|Publication number||US8128186 B2|
|Application number||US 11/881,543|
|Publication date||Mar 6, 2012|
|Filing date||Jul 27, 2007|
|Priority date||Jul 27, 2007|
|Also published as||CN101765514A, CN101765514B, EP2170617A2, EP2170617A4, EP2170617B1, EP2170617B3, EP2170617B8, EP2170617B9, US20090027439, WO2009018054A2, WO2009018054A3|
|Publication number||11881543, 881543, US 8128186 B2, US 8128186B2, US-B2-8128186, US8128186 B2, US8128186B2|
|Inventors||Joseph H. Bauman|
|Original Assignee||Hewlett-Packard Development Company, L.P.|
|Export Citation||BiBTeX, EndNote, RefMan|
|Patent Citations (28), Non-Patent Citations (1), Referenced by (4), Classifications (8), Legal Events (3)|
|External Links: USPTO, USPTO Assignment, Espacenet|
The present disclosure relates to printing systems that make use of a replaceable printing component. More particularly, the present disclosure relates to replaceable printing components that include an electrical storage device for providing information to a print mechanism in the printing system.
Printers frequently make use of replaceable components in order to extend the life of the printer. For instance, ink-jet printers frequently make use of an ink-jet printhead mounted within a carriage that is moved back and forth across a print media, such as paper. As the printhead is moved across the print media, a control system activates the printhead to deposit or eject ink droplets onto the print media to form images and text. Ink is provided to the printhead by a supply of ink which is either carried by the carriage or mounted elsewhere on the print mechanism. Some printing components, such as ink containers and printheads, require periodic replacement. Ink containers are replaced when exhausted. Printheads are replaced at the end of printhead life.
As discussed in U.S. Pat. No. 5,699,091, entitled “Replaceable Part With Integral Memory For Usage, Calibration And Other Data,” assigned to the assignee of the present disclosure, it may be desirable to alter printer parameters concurrently with the replacement of printer components U.S. Pat. No. 5,699,091 discloses the use of a memory device, which contains parameters relating to the replaceable part. The installation of the replaceable part allows the printer to access the replaceable part parameters to ensure high print quality. By incorporating the memory device into the replaceable part and storing replaceable part parameters in the memory device within the replaceable component, the printing system can determine these parameters upon installation into the print mechanism. This automatic updating of printer parameters frees the user from having to update printer parameters each time a replaceable component is newly installed. Automatically updating printer parameters with replaceable component parameters ensures high print quality. In addition, this automatic parameter updating tends to ensure the printer is not inadvertently damaged due to improper operation, such as, operating after the supply of ink is exhausted or operation with the wrong or non-compatible printer components.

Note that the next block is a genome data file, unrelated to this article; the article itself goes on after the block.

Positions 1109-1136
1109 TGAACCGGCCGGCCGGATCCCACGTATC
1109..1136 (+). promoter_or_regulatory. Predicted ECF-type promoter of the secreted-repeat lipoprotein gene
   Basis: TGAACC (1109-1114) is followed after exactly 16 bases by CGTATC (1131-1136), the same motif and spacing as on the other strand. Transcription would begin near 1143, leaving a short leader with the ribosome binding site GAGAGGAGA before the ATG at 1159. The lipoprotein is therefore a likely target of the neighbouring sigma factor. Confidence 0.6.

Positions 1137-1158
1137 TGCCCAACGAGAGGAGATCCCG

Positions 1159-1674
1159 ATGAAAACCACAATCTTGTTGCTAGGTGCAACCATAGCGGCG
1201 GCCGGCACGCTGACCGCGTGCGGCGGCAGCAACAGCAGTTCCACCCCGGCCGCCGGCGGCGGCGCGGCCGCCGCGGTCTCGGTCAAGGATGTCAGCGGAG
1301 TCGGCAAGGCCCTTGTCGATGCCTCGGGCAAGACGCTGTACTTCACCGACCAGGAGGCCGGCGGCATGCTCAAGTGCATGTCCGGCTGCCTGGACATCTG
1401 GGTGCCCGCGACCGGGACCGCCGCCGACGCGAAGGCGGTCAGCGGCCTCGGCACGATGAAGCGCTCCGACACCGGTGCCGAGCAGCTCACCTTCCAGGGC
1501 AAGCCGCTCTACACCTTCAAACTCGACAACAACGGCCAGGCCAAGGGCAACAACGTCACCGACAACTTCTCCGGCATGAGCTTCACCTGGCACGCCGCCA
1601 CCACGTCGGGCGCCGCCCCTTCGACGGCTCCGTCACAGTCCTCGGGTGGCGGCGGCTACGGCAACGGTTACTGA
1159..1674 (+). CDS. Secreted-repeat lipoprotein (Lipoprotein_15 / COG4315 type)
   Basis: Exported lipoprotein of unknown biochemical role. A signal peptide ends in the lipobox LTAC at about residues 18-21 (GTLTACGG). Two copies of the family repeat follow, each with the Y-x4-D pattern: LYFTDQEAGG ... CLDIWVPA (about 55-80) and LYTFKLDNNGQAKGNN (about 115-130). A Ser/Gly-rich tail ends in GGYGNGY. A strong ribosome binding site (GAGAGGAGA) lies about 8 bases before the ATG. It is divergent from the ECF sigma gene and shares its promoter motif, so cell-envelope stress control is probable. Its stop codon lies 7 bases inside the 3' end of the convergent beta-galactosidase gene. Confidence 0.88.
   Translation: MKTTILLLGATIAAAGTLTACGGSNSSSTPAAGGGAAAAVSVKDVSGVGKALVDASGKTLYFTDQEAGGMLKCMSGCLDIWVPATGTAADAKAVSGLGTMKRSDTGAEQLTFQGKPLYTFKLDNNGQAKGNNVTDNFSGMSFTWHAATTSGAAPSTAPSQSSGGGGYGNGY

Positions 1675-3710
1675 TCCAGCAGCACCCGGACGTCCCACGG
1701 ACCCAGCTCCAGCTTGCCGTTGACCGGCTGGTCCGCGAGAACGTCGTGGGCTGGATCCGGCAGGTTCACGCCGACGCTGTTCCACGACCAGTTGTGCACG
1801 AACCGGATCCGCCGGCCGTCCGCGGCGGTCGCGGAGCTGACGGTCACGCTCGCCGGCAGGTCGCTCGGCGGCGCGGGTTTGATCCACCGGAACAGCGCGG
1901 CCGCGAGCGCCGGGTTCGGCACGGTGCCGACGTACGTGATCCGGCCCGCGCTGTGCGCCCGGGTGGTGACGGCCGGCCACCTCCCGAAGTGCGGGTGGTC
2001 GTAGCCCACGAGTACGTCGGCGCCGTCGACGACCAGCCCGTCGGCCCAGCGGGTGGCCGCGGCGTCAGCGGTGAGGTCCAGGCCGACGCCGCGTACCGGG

U.S. Pat. Nos. 6,267,463 and 6,264,301, assigned to the assignee of the present disclosure, disclose a system and method of reliably updating memory on replaceable printing components, and a method and apparatus for identifying parameters in a replaceable printing component. The complete disclosures of the above-identified patents are hereby incorporated by reference for all purposes.
The exchange of information between the printer and the replaceable printing component should be accomplished in a highly reliable manner. This exchange of information should not require the intervention of the user. Furthermore, it is important that the integrity of the information should be preserved. In the event that the information associated with the replaceable component is corrupted in some manner, the printer should be capable of identifying this data as corrupted. Furthermore, in the event of such corruption, the printing system should be configured to reject the component, so that the printer is not damaged. Finally, the printing system should have sufficient flexibility to accommodate improvements, as well as additional printer parameters necessary to support these improvements.
In this example, ink-jet printing system 10 includes a print mechanism 12 having a plurality of replaceable printing components 14 installed therein. The printing components include printheads 16 for selectively depositing ink in response to control signals, and ink containers 18 for providing ink to each of the printheads. As indicated, each printhead may be fluidically connected to a corresponding ink containers 18 by a flexible conduit 20.
Printheads 16 are mounted in a scanning carriage 22, which is scanned past print media as the print media is stepped through a print zone. As the printheads are moved relative to the print media, ink is selectively ejected from orifices in the printheads 16 to form images and text.